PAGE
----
Over the past several years, the Great Recession has placed many states in a tough financial spot. Due to high jobless rates, many unemployment insurance trust funds across the country were rapidly depleted. To compensate, states turned to the federal government for assistance – and since that time, repayments have slowly been made, thanks in part to higher tax rates for local employers.

However, that will no longer be the case in Missouri. According to Gov. Jay Nixon, the state no longer owes money to the federal government, with its unemployment insurance trust fund obligation now fully repaid. As a result, local businesses are expected to save as much as $186 million in federal taxes for the 2014 fiscal year. In addition to this announcement, Nixon also vetoed legislation that would have reduced employers’ trust fund payments and shortened the amount of time residents could receive unemployment benefits.

Nixon expressed concern that the bill would hamper job creation efforts in Missouri and create more problems for a state otherwise on the upswing.

“Our relentless focus on fiscal discipline and economic growth has allowed Missouri to meet its obligation early, saving Missouri employers millions in taxes,” explained Nixon in a statement. “Today, businesses are hiring, our economy is growing, and now that we’ve returned our unemployment trust fund to solvency, there is simply no need to inflict additional hardships on those Missourians who have not yet found work.”

Job growth appears across state
The recent solvency of the unemployment insurance trust fund in Missouri isn’t the only good news for the state’s many employers. In fact, job growth has been strong and the local jobless rate remains level.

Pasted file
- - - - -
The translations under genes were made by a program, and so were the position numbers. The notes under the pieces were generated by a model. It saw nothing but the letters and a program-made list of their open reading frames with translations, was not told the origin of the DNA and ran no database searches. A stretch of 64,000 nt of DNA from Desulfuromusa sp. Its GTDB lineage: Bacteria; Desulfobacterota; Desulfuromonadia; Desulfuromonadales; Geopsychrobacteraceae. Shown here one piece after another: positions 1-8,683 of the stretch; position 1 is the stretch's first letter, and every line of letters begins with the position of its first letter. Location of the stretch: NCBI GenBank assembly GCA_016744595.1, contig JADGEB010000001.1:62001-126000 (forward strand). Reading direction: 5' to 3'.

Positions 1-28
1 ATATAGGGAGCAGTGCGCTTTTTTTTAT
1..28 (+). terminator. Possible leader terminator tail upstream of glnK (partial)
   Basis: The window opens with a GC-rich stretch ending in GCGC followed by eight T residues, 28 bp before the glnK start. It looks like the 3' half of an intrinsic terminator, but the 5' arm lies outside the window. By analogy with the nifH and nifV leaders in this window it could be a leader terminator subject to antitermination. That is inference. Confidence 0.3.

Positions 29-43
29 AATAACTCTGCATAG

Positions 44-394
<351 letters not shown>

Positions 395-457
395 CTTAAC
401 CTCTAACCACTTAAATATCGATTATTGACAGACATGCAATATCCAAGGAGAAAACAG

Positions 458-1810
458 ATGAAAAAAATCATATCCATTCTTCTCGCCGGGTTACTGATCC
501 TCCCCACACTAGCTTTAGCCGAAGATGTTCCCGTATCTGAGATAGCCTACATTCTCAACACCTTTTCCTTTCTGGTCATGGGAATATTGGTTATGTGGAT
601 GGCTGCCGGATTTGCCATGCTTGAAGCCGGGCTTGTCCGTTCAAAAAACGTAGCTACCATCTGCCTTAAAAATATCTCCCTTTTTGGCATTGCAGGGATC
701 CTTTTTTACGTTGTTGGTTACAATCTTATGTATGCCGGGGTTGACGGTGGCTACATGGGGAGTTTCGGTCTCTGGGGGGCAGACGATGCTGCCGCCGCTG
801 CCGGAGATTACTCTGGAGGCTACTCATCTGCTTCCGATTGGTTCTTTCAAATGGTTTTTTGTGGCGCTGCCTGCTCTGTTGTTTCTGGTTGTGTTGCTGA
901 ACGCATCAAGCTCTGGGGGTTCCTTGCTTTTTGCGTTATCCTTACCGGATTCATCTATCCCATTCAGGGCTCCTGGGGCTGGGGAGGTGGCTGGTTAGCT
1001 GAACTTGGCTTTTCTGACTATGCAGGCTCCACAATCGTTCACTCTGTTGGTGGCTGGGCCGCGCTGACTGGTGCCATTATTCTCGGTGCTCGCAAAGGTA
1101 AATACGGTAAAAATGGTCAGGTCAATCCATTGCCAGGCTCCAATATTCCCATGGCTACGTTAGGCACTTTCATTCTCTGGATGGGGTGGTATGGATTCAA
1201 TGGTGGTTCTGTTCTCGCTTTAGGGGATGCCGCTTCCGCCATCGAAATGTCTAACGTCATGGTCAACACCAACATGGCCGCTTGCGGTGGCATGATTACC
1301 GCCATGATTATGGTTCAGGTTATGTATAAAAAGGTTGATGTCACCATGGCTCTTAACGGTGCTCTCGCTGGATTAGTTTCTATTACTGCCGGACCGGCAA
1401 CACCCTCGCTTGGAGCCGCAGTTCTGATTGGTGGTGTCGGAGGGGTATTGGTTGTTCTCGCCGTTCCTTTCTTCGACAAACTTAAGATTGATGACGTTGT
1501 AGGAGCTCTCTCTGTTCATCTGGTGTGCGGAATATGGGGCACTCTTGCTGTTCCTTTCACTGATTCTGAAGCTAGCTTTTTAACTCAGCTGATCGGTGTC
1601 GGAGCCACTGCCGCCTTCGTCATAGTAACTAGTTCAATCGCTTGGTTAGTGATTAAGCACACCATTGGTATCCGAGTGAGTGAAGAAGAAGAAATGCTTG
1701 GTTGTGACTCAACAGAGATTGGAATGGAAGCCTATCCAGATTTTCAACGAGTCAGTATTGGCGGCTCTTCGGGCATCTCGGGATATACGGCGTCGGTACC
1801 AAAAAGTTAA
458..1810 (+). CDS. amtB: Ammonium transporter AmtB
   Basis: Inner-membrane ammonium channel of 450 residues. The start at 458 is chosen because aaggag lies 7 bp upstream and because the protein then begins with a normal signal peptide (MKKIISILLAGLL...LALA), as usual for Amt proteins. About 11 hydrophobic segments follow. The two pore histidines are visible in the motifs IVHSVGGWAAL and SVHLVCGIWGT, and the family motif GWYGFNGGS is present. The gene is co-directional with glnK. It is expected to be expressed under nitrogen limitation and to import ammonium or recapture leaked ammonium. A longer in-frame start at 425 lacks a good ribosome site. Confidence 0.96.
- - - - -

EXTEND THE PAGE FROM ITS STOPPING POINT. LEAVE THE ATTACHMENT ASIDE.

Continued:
According to the Missouri Department of Economic Development, total nonfarm payroll increased by 3,700 jobs in May. The unemployment rate for the month remained the same compared to April, at 6.6 percent. Multiple industries experienced gains for this past month, including administrative, support and waste management as well as leisure and hospitality.

Overall, these recent developments in Missouri could be a sign of lower business expenses and reduced tax rates for the state’s numerous employers. For its residents, it may soon be easier to find a viable job opportunity.

At Corporate Cost Control, we work closely with employers across the country to better manage the nuances of unemployment insurance. Legislation changes on the state level could impact you today, and we welcome any questions or concerns you may have on a wide range of topics.


Contact CCC to see how we can save your organization time and money.
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(800) 207-6926

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